20 Elements of Structural Adjustment “The Washington Consensus” Trade liberalization plus Fiscal discipline-deficits reduced, expenditures reprioritized Exchange rate devaluation Foreign direct investment encouraged Privatization

21 What did this mean? Food subsidies abolished Low world prices into developing country markets for agriculture Input prices increased Unemployment high – lack of flexibility No safety net for unemployed Example: abolition of parastatals

22 Successful Policies: Mexico and Progressa Ended universal tortilla subsidies 1999 Universal subsidies inefficient, costly Food large expense vis a vis income Progressa Cash grants to poor rural household Children must attend school Household visit health clinics, workshops

23 Progressa continued Free basic health care, prenatal care, nutritional supplements for children, money for food Conditional on attendance at workshops and health clinics Financial transfers to women Higher assistance for girls in school

24 Research on Gender Mother’s education critical Egypt-increasing mother’s education- to complete primary school reduces % living below poverty line by 33% Women devote more to children’s nutrition Increasing women's assets and access to land and capital Women at nutritional disadvantage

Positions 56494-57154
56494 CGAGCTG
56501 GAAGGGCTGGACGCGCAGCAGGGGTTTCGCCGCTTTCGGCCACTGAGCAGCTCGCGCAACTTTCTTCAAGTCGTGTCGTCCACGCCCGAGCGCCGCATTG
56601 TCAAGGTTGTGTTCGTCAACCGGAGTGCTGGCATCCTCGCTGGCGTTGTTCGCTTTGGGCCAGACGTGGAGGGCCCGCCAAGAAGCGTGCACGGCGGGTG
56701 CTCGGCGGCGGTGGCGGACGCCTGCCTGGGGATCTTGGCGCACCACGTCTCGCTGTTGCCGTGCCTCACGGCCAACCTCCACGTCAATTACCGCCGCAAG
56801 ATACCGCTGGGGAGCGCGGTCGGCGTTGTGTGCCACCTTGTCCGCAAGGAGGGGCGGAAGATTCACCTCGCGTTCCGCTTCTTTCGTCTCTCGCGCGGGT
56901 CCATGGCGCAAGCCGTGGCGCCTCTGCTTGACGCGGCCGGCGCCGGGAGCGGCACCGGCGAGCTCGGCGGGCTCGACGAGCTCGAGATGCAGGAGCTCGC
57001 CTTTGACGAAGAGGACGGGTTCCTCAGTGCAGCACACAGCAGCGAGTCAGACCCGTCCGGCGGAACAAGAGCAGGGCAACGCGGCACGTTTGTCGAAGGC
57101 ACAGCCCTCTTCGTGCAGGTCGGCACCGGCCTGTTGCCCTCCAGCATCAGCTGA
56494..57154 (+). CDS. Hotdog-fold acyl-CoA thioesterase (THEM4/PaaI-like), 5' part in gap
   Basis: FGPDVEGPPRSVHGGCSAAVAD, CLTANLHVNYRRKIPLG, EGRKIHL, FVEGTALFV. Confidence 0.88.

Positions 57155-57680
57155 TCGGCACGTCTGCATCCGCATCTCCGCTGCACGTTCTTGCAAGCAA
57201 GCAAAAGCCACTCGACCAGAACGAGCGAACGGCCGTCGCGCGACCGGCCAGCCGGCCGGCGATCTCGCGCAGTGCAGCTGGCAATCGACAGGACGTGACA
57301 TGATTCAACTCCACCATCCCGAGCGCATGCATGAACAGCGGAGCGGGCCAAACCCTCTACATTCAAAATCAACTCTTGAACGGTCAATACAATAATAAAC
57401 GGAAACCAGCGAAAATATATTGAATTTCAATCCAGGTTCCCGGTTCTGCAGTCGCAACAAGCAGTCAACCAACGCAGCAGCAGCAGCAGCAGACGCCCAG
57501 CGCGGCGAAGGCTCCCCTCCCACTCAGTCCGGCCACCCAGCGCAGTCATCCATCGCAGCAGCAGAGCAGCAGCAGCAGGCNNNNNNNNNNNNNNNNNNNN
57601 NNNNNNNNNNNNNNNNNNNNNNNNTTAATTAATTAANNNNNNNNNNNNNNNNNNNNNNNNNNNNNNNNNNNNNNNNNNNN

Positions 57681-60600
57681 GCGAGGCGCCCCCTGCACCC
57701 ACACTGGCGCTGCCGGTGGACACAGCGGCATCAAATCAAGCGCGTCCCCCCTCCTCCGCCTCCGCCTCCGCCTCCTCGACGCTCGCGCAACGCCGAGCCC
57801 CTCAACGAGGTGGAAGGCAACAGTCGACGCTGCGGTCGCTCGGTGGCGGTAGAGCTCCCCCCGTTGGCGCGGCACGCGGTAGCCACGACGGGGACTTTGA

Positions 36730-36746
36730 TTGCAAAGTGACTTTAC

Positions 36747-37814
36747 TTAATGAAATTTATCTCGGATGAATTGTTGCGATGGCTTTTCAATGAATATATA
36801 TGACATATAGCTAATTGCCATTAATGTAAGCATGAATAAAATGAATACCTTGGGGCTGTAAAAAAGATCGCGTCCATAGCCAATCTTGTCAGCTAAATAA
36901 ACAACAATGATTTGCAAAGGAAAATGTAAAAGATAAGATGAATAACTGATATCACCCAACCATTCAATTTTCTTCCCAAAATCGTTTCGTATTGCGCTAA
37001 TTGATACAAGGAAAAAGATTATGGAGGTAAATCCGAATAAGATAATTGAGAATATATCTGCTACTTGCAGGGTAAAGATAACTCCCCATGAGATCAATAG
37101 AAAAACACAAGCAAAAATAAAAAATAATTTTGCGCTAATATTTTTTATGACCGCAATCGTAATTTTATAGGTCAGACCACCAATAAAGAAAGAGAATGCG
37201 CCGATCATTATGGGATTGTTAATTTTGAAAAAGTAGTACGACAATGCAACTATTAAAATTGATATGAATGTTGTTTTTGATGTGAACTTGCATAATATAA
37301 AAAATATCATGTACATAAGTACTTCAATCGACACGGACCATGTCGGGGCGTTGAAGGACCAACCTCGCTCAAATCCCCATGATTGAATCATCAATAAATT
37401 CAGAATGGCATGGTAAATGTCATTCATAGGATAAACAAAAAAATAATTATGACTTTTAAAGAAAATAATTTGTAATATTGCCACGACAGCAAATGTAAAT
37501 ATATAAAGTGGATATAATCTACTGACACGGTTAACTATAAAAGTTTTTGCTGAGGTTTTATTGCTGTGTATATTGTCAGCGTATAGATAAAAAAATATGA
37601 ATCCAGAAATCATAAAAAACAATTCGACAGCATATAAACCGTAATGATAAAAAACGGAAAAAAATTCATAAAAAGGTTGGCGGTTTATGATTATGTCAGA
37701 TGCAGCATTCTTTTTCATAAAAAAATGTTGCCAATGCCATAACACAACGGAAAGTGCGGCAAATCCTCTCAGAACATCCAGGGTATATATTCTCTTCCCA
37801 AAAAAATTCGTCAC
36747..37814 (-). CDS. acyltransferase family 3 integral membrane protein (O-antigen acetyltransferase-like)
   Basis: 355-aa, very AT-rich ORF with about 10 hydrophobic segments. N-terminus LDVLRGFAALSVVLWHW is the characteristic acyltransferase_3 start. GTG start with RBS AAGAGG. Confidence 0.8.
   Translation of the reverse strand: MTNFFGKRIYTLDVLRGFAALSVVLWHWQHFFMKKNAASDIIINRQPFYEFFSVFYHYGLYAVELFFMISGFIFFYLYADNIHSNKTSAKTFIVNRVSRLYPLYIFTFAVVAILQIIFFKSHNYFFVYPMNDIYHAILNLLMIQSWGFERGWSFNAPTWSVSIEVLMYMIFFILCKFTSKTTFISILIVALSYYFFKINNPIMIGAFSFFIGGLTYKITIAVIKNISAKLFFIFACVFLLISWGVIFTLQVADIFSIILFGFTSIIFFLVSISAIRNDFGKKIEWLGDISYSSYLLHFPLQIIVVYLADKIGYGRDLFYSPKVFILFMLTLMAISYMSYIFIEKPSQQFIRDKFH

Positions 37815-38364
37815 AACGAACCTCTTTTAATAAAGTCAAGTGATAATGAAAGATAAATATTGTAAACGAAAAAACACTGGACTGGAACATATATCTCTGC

25 Keep Criteria in Mind  Go back to what we need for food security: Agricultural production-enough Exports to allow imports when needed Poverty alleviation-reduction of income inequality Safety nets

26 Idea Behind Trade Liberalization Comparative advantage Specialize in what you are good at producing Remove government interference from the market Occurred extensively in manufactured goods Many rounds of negotiation through the GATT Agriculture had been a special case Negotiations started in 1986

27 Benin, Burkina Faso, Chad and Mali: Cotton Initiative  All west African cotton exporters  World price depressed due to US cotton policies (also EU, China)  US cotton policies include marketing loans and ‘decoupled support’  Advanced proposal at the Cancun Ministerial that the U.S. and other countries would Phase out support for their cotton producers  Over three years

28 Compensation  Provide compensation to cotton- producing LDCS to offset lost revenue during this transition to local cotton producer associations  Compensation Losses calculated at 250 million direct, with indirect 1 billion  Compensation decreases as subsidies decrease  Want to benefit from their comparative advantage

29 Developed Country Agricultural Subsidies  IFPRI: Subsidies displaced some US$40 billion in net agricultural exports and reduced incomes in those countries (spin offs and dynamic effects not included  ½ due to EU  1/3 due to US  1/5 due to Japan

30 If All Industrialized Countries Liberalized Their Policies…  Increase in incomes (ag and agro- industrial) in % of income China-1.5 Thailand-11 Carribean-9.5 Boswana-14.6 Zambia-5  It would have an impact But is not enough

31 Conclusions  Overall, food security has improved but  Still problematic, SSA, South Asia  Trade and trade policy can make a difference  Domestic conditions matter-a lot Good governance (Peace!) Institutions, education, poverty alleviation, reducing income inequality, health care

32 Least developed countries have become major net importers of agricultural products

33 Share of food imports in total apparent food consumption